This past weekend I was in Minnesota at the invitation of St. Paul Mennonite Fellowship. They have an annual retreat at a secluded retreat center an hour north of the twin cities. The time includes input from a guest and planning for the coming year. I presented about transitions.
The congregation is small – eight covenant members. One member likened the fellowship to a base community, solidary groups that developed within Brazilian Roman Catholicism. They have had children amongst them in the past but now range in age from 50s to 80s. The fellowship was one of the first publicly LGBTQ-affirming congregations within the Mennonite Church. And they suffered the consequences. Begun as a mission church, their former conference cut off funding that had supported a half time pastor. None of the current members grew up in the Mennonite Church. Three are seminary grads. They are all committed to Jesus’ vision of inclusion and justice-doing. They care for each other well and have persisted. They have found a home within Central District Conference and are living into an identity beyond exile. The final communion service, gathered around a table, had echoes of that original small group of companions who had shared much together.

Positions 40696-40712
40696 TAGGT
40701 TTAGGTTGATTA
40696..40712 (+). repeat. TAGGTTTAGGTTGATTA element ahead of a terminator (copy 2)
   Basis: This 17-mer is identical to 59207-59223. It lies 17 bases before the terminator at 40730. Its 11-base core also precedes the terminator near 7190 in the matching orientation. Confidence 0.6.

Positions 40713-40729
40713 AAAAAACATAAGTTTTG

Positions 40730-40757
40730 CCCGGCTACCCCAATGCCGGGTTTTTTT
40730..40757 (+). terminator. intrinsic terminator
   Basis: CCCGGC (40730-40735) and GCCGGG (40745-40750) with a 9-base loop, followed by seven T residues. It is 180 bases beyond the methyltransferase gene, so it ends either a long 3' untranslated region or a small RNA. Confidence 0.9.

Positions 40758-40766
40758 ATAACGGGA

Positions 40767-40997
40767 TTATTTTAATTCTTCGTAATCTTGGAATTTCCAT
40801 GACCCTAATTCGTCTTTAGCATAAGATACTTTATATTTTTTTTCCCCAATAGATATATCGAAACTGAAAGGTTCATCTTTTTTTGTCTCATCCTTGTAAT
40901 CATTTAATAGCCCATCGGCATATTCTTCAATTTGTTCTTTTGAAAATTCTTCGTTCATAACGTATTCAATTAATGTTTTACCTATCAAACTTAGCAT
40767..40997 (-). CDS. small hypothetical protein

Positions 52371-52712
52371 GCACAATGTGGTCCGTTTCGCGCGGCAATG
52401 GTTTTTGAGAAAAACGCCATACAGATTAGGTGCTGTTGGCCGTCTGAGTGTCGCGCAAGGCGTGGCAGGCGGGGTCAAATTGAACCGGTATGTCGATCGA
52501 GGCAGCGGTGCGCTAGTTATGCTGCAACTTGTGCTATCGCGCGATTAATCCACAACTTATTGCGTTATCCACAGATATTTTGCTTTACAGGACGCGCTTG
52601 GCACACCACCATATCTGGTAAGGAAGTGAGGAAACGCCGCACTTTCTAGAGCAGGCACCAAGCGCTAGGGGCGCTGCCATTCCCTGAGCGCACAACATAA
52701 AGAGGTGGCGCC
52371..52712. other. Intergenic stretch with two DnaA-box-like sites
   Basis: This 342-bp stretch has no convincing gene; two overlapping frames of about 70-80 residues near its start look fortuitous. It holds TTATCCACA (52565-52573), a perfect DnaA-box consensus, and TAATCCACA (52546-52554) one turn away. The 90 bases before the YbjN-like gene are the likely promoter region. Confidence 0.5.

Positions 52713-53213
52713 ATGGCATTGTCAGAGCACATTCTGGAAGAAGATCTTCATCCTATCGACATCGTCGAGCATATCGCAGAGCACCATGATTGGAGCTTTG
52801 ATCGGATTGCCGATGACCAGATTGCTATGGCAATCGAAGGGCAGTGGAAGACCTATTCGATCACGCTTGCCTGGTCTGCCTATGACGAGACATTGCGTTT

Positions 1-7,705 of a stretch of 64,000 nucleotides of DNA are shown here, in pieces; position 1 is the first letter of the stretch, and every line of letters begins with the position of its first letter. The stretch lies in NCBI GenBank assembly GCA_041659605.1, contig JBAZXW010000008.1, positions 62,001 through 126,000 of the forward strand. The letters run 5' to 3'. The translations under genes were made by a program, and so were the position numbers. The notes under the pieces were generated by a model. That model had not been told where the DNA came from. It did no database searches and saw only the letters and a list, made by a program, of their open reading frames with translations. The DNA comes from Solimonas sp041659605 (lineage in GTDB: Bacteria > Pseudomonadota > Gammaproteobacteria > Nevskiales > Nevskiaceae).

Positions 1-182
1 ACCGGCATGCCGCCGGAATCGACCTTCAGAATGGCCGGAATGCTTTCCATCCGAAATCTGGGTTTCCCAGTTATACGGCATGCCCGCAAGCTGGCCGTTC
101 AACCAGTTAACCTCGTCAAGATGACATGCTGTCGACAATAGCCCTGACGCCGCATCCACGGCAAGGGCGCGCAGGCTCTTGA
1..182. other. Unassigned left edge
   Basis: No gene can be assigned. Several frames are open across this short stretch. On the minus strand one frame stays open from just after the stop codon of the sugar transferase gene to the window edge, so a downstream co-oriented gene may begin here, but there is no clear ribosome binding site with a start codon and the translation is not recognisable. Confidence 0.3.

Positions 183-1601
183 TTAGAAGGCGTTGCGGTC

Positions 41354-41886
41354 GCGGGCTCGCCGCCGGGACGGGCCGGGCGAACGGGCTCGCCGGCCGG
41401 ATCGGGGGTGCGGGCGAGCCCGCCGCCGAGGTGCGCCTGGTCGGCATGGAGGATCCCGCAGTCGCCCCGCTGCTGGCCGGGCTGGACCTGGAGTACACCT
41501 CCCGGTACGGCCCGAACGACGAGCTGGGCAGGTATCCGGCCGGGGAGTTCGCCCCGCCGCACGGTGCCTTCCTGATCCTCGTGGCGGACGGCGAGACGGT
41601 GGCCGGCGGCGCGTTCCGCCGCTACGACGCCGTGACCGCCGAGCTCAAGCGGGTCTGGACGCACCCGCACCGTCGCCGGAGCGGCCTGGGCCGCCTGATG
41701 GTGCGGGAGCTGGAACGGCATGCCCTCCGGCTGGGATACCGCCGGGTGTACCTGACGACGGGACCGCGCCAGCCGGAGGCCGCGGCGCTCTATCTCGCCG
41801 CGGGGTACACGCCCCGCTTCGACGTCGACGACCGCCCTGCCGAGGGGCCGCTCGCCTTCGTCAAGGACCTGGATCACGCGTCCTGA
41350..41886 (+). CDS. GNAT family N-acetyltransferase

The retreat ended after lunch on Sunday and my plane didn’t leave until later evening, so one of the members showed me some sites around Minneapolis. He lives not far from where George Floyd was murdered in the summer of 2020 and our tour included a stop at George Floyd Square. The blocks around the Cup Foods corner store where the Minneapolis police first encountered Floyd serves as a living memorial to his life and the struggle for Black liberation. I snapped a picture that captures a bit of the spirit of the place.
Graffiti on the building across the street reads “Heal Invest Uplift Our Community.” Planters lining the curb hold flowers and are decorated with the words “I’m Black and I’m Worthy, Beautiful, Powerful.” The memorial was especially potent in the wake of another senseless police killing of a Black man in Columbus – Donovan Lewis.
From the sacred ground of a quiet retreat center among the trees to the sacred ground of protest and pavement, along with the faithful witness of St. Paul Mennonite Fellowship. That’s some of what I’m bringing back with me in my heart.